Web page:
Through Intel Capital, it has invested in Thalmic Labs’ Myo Armband project, Bluetooth smartwatch experts Appscomm, eye-tracking specialists Eyefluence, plus several fitness and medical wearable firms. Recently, the winners of Intel’s Make It Wearable competition were announced, which was as much about mentoring the firms and making them part of the Intel family, as it was about choosing a winner.
Many of these projects use Intel’s versatile Edison chip, specifically designed for larger wearable devices, which supports various operating systems, comes with Bluetooth and Wi-Fi connectivity, and its own app store. The minuscule Quark processor will drive smaller wearable devices. Some of Intel’s reference hardware is more basic, such as its SMS Audio headphones, but remain “smart” enough to be relevant.
Intel. Is. Everywhere. Intel’s wearable PR manager, Ellen Healy, told TomsHardware.com, “We’re focused on creating reference designs and an end-to-end solution — software to security to hardware — that really empowers partners to develop cutting-edge products that are going to make wearable technology mainstream and viable.” If that doesn’t perfectly sum up Intel’s supercharged mission, we don’t know what does.
There are just a couple of problems with Intel’s masterplan
Despite all this, there are two problems with Intel’s plan. Manufacturers are still trying to work out what to do with wearables, and the public still isn’t sure it actually wants them at all. Analysts are convinced wearables are going to be huge over the coming years, but regular people still need some persuasion. Worryingly for Intel, the average smartphone buyer is only vaguely aware of wearable tech at the moment, if at all.
It’s absolutely imperative that the magical product which convinces normal people wearables are cool has an Intel processor inside.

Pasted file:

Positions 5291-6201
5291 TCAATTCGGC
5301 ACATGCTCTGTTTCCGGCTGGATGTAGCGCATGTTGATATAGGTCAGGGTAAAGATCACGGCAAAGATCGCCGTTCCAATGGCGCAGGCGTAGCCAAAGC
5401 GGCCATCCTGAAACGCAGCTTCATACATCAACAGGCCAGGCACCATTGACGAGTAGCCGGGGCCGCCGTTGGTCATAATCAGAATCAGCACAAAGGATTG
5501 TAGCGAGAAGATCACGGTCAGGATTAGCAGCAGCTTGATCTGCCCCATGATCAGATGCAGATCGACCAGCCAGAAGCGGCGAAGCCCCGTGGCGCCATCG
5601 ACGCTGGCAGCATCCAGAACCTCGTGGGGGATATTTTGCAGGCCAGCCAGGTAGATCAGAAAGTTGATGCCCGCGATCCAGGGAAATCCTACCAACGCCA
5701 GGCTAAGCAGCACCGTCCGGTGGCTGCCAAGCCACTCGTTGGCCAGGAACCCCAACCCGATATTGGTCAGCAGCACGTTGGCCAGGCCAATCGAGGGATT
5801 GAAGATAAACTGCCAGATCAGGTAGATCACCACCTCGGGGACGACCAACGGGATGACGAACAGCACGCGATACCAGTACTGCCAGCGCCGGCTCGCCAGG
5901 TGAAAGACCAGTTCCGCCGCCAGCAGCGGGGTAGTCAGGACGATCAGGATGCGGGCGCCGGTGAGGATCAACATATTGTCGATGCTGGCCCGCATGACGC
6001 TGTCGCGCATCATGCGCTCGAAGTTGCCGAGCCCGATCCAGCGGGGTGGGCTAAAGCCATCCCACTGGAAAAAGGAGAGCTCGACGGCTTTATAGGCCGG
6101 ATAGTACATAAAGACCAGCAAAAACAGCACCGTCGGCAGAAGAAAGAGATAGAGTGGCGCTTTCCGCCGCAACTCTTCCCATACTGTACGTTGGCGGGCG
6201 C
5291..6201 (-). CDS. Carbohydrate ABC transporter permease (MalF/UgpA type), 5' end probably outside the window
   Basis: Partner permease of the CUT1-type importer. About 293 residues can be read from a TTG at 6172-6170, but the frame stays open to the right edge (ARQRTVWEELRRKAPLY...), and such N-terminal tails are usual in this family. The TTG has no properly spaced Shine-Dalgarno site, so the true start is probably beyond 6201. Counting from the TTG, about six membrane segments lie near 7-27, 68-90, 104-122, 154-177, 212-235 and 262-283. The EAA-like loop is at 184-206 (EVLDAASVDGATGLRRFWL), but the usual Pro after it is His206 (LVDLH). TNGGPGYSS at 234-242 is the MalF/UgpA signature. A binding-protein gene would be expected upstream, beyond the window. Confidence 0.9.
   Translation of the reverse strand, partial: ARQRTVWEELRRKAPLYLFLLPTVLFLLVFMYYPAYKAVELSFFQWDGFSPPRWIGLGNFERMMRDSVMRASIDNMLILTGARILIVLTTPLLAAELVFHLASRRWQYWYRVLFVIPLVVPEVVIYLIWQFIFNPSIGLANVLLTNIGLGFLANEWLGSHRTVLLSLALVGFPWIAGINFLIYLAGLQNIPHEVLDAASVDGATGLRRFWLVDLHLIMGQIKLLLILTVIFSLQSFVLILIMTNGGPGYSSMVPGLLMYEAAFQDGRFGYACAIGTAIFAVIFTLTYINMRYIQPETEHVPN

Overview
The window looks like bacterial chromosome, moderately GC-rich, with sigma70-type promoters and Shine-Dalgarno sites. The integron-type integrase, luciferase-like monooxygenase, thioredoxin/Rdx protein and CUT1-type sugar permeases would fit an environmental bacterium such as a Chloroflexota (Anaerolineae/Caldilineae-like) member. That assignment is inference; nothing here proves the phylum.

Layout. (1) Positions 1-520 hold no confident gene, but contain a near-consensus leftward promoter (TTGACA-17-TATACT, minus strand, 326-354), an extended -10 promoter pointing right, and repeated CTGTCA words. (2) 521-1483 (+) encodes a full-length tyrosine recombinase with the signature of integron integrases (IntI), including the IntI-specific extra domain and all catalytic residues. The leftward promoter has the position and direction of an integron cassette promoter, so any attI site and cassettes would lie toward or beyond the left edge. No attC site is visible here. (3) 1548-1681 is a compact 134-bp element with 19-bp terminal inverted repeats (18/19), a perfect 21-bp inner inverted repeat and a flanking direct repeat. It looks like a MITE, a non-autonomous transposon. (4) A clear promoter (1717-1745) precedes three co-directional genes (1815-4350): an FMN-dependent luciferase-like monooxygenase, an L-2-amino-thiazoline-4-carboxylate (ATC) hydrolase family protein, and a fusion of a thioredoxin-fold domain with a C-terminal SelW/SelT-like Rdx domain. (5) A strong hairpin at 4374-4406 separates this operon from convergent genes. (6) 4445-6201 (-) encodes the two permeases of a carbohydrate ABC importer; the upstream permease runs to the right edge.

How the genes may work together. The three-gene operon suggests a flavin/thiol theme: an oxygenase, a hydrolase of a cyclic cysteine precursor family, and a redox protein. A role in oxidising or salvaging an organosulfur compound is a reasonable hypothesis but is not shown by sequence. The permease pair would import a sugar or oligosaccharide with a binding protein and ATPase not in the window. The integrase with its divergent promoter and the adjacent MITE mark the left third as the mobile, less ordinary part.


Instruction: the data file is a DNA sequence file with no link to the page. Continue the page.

We’re getting smartwatches, fitness bands, and a sprinkling of smart clothes; but innovation is lacking. Everyone is jostling to come up with a product the world wants to wear, instead of just geeks. Smart eyewear could prove even more challenging, after Glass has become almost inextricably linked with controversy, ranging from privacy to piracy.
Ultimately for Intel, it’s absolutely imperative that the magical product which convinces normal people wearables are cool has an Intel processor inside. If not, all this effort will have gone to waste, and once again, it’ll be scratching about for scraps in a rapidly growing, lucrative space. This won’t be news to Intel, and helps explain its seemingly scattershot approach, and an interest in everything from smart eyewear to smart underwear.
It may not be pretty, or particularly focused, but it could work. Intel has the money to do it, the R&D talent to push development forward, and perhaps most importantly, an overwhelming desire to dominate. Avoiding another embarrassing mobile-style misstep probably spurs it on nicely. By inspiring manufacturers, backing almost anyone with an interesting idea, and providing the tools to make the products reality, Intel’s doing its damnedest to ensure it’s as essential to wearable tech, as the stitching is to our clothes right now.
The views expressed here are solely those of the author and do not reflect the beliefs of Digital Trends.